“Dogs delight to bark and bite, and little birds to sing. And if you sit on a red hot brick, it’s a sign of an early spring.”
Last spring, we had snow in March, and no daffodils until April.
This year, the daffs are blooming in late February.
Outside, they’re just opening, and the buds I brought inside yesterday opened overnight.
They’re in a vase with a few narcissi tete a tete, and really brighten up the room.
I’ll share this picture with Cathy’s gang of garden bloggers, where this week’s vases of seasonal blooms are regularly shared and enjoyed, and Cathy has her tete-a-tetes on show.
The Tete-a-tete narcissi
Tete-a-tete are mini-daffs, and I love them for their reliable cheer. There are thousands of acres of these commercially planted in the UK and the Netherlands, it’s by far the most popular variety produced.
I’ve been collecting and dividing clumps of these little beauties for years, and popped a few out the back door as soon as the snow had thawed.
Even just a couple of these little yellow blooms can raise a smile. I like to leave little clumps of them in pots and around the garden.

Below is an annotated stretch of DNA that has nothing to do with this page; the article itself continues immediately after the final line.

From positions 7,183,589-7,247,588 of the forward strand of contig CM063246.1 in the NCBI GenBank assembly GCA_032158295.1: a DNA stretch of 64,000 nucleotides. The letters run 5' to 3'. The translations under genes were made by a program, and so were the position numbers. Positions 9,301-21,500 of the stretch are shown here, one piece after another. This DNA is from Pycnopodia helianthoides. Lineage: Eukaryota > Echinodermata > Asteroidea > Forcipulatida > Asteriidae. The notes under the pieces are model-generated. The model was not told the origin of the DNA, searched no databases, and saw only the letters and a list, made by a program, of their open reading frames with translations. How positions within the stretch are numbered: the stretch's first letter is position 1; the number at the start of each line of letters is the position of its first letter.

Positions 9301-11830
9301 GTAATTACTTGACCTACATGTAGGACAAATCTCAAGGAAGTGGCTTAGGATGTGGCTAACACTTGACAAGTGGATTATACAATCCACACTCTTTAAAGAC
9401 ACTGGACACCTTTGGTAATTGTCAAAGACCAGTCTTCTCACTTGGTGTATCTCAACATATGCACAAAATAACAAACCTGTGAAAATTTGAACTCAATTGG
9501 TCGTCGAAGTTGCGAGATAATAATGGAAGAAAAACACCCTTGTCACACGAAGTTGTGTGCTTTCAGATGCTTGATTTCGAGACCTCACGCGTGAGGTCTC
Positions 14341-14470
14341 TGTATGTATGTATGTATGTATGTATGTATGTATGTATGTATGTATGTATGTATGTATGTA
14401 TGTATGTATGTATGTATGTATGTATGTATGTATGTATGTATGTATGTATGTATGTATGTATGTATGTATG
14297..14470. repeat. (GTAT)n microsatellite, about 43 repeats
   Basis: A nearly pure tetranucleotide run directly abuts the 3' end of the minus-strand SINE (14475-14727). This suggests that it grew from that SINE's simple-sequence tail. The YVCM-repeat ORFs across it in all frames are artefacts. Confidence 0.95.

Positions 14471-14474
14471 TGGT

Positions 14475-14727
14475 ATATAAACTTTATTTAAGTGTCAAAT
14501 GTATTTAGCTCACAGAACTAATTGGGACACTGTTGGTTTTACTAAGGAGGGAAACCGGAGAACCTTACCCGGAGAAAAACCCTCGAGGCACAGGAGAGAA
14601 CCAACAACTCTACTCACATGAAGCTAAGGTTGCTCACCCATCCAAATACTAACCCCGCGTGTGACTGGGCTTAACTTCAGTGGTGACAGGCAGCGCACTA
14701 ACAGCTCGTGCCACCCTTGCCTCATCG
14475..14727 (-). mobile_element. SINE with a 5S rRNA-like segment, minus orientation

They’re capable of self-care, but will do best if they’re divided into smaller clumps every few years, and their foliage is allowed to dieback naturally after they finish flowering.
Dead-heading is recommended, but I usually cut a lot of them to take indoors which has the same effect on the plant. “Dead heading” is removing the flowers after they’ve bloomed. If the flowers stay on the plant, and it’s been pollinated, the daffs will put energy into making seeds. When flowers are removed, the plant puts its energy back into the bulb for next year’s blooms.
This week, ‘Gardeners Question time’ featured a query from a very well spoken lady asking if her gardener was right to say its ok not to deadhead the daffodils and instead apply a spring fertiliser for next year’s blooms. The expert panel were in agreement that deadheading is required for the best daffodils, and said she should instruct her gardener to get it done!
If you don’t have a gardener, and don’t deadhead your daffs, it really doesn’t matter, as they are perfectly capable of looking after themselves. But if you do cut them, chances are you’ll get another good display from the bulbs next year – whether that’s in Feb, March or April.
I hope your plans and plants are coming along very nicely this spring.